Haitian gangs have overrun the country to the point that international intervention is needed, say Church leaders and experts.
MIAMI — A leading Haitian-American pastor based in the U.S. said he agrees with a U.N. specialist that international special forces along with a weapons embargo are needed to stop Haiti’s further slide as a failed state.
U.N. human rights expert William O’Neill, who was appointed to assess the situation in Haiti in April, concluded in late June that a “specialized international force” is needed to help fight gang violence ravaging the impoverished Caribbean nation.
O’Neill told reporters at the end of last month that the absence of a functioning government there, along with a lack of response by officials, is affecting people’s access to water, food, health, education and housing.
He added that while Haitian authorities face “immense challenges,” the government has a duty to respond within its limited capabilities.
“I found a country bruised by violence, misery, fear and suffering,” he said, adding that all types of human rights are being violated. “It is urgent to take action. The survival of an entire nation is at stake.”
Gangs are now estimated to control or influence up to 80% of Haiti’s capital and metropolitan region during a period that has seen a surge in killings, rape and kidnappings, with systemic sexual violence against girls and women used by gangs as a way to control the population, according to the U.N. report.
In Miami, Father Reginald Jean-Mary, longtime pastor of Notre Dame D’Haiti Catholic Church and a leading Haitian-American priest in the U.S. told OSV News July 10 that despite the community’s objection to an outright foreign military intervention, he supports the idea of a tactical armed force to support the local military and law enforcement not unlike the U.S. support for the war in Ukraine.
“It has been for a long time that leaders in the community along with Miami Archbishop Thomas Wenski and myself and many others have been requesting this because we felt the national police force in Haiti is not well equipped to fight the gangs,” Father Jean-Mary said.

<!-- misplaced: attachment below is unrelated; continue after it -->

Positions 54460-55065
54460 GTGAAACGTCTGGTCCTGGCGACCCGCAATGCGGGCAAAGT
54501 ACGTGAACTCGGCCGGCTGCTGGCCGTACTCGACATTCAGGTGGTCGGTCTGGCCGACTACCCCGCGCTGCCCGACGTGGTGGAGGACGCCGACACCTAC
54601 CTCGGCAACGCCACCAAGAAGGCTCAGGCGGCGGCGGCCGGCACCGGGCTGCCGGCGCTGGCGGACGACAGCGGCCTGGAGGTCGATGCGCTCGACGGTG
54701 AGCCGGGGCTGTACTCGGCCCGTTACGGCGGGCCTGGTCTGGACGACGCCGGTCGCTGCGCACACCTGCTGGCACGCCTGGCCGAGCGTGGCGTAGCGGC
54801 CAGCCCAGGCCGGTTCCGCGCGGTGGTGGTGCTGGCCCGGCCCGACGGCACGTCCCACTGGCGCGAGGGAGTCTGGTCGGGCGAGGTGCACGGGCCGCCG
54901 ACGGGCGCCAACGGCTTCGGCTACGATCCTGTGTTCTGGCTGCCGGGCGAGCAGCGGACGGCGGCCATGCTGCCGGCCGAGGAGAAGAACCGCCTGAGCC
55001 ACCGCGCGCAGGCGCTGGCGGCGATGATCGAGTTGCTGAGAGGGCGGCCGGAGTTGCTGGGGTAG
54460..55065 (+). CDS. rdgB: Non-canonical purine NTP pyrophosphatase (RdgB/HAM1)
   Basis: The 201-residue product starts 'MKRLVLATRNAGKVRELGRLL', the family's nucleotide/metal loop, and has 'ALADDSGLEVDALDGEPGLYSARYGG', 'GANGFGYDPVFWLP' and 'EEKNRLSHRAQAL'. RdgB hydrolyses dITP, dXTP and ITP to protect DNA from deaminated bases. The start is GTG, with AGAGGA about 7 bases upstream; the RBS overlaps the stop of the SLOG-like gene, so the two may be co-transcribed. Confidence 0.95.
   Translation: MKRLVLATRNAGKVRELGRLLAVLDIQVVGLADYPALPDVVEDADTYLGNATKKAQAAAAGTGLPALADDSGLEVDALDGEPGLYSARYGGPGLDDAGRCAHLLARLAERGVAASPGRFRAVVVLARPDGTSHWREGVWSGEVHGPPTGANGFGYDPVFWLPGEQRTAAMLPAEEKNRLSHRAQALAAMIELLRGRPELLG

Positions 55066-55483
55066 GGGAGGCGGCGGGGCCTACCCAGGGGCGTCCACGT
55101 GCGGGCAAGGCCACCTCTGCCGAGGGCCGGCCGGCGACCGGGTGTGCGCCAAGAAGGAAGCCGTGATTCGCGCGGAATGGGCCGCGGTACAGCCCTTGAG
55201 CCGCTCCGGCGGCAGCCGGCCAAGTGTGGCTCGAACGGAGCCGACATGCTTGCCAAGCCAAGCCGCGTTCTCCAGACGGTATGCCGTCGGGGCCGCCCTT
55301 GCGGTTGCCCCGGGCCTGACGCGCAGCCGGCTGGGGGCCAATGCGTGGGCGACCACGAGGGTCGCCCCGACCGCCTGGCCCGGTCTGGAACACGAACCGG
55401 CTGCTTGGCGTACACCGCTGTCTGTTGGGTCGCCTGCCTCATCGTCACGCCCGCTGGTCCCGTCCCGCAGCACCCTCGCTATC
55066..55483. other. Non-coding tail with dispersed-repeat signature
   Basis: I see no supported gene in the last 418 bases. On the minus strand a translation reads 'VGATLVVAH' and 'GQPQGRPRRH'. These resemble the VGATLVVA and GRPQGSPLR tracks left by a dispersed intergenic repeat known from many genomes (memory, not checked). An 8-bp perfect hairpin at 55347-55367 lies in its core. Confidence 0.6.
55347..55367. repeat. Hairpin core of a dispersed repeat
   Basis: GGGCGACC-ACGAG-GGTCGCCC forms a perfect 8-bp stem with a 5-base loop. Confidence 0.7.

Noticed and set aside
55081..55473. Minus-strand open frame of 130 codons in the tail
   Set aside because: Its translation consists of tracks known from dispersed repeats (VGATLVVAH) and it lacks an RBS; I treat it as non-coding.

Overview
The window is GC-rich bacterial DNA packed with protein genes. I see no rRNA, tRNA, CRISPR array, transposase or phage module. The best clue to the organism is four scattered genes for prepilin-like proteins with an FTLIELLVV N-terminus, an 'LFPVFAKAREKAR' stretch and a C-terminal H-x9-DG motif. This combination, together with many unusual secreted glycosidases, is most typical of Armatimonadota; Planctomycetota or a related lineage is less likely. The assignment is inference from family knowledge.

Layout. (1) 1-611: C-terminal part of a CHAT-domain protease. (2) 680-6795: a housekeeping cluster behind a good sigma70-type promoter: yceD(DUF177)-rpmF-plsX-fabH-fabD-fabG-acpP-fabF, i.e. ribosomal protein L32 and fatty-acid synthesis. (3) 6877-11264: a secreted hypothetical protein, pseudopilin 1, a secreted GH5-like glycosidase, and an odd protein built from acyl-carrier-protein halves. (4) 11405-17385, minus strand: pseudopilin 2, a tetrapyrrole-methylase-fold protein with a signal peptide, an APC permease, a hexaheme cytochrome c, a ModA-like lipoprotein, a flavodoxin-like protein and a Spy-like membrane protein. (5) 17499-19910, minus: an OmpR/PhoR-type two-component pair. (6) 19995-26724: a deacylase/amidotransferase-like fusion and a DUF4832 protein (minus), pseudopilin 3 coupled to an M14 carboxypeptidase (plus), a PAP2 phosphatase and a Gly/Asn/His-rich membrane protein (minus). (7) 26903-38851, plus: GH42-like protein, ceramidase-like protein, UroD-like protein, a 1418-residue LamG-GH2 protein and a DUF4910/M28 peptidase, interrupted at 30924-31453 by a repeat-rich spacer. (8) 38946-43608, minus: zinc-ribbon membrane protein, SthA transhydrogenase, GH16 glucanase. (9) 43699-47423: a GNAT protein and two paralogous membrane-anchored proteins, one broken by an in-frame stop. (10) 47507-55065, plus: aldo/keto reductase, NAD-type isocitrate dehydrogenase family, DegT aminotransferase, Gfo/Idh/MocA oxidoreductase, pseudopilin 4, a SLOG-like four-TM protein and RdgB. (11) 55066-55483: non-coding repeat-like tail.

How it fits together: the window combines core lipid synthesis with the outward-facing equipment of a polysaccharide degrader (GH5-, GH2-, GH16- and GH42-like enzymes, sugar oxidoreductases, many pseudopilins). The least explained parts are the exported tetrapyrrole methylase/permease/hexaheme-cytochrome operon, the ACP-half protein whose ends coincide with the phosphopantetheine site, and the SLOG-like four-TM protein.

The priest said he has not personally felt safe enough to travel to Haiti in the past five years, especially given his standing as a member of the clergy, who have been vulnerable to kidnappings and attacks.
“There are not only many gangs in Haiti but they are equipped better than the police force. And the gangs are in the countryside, the mountains, and in the capital and the highways that lead to other big cities in Haiti,” the priest added.
Situated in Miami’s Little Haiti neighborhood north of the city’s downtown, Notre Dame D’Haiti attracts some 5,000 or more for its weekly Sunday Masses and for generations has been at the crossroads of the Haitian-American community.
Father Jean-Mary said he has been seeing the country’s youth and educated professional class turn up at his parish looking for assistance — a sign that the people are giving up on Haiti to a degree not seen previously and that the nation is losing its small business class that has been the backbone of the Haitian economy.
“The insecurity reaches a level where the people and small businesses cannot move about as they need to take care of their families. Those are the people trying their best to survive but you cannot imagine the level of poverty and suffering now in Haiti; it looks like a country at war but we are not at war — we are enslaved by our own people,” the priest said.
He added that the international community must not only help to fight the gangs but also to build infrastructure development projects so that young men and women are not attracted to the gangs in the first place.
Haiti’s government has been asking for armed police force vehicles to help battle the gangs, but it has not received them from abroad, according to Father Jean-Mary. At the same time he worries the majority of gang weaponry is sourced in the U.S. and shipped through his own state of Florida.
In 2021, Haitians at home and abroad were horrified to learn of the assassination of that country’s embattled president July 7. A small group of heavily armed mercenaries had attacked Haitian President Jovenel Moïse and his wife, Martine, in the early morning hours of July 7. Martine Moïse was injured critically and was flown to Miami that same day for medical treatment but her husband didn’t survive the assault.
C. Mario Russell, executive director of the New York-based Center for Migration Studies, told OSV News his agency isn’t able to comment on the need for international police intervention in Haiti. But he has seen firsthand that this is a crucial moment for Haitians at home and in the diaspora following so many natural disasters, hunger, failing economy and a presidential assassination.
Russell, who has previously served in leadership positions for immigrant and refugee services at Catholic Charities of the Archdiocese of New York as well as holding academic positions related to refugee-asylum litigation with St. John’s University School of Law, said that domestically it is the U.S.’s duty to protect the migrants who are here and to consider extended temporary protected status for Haitians.
“That has to be a priority. The second thing is stopping the expulsions and deportations: there were over 30,000 Haitians at the U.S. border in the first quarter of this year,” he said.
Featured image: Police officers on patrol take part in an anti-gang operation amid gang violence in Port-au-Prince, Haiti, March 3, 2023. (OSV News photo/Ralph Tedy Erol, Reuters)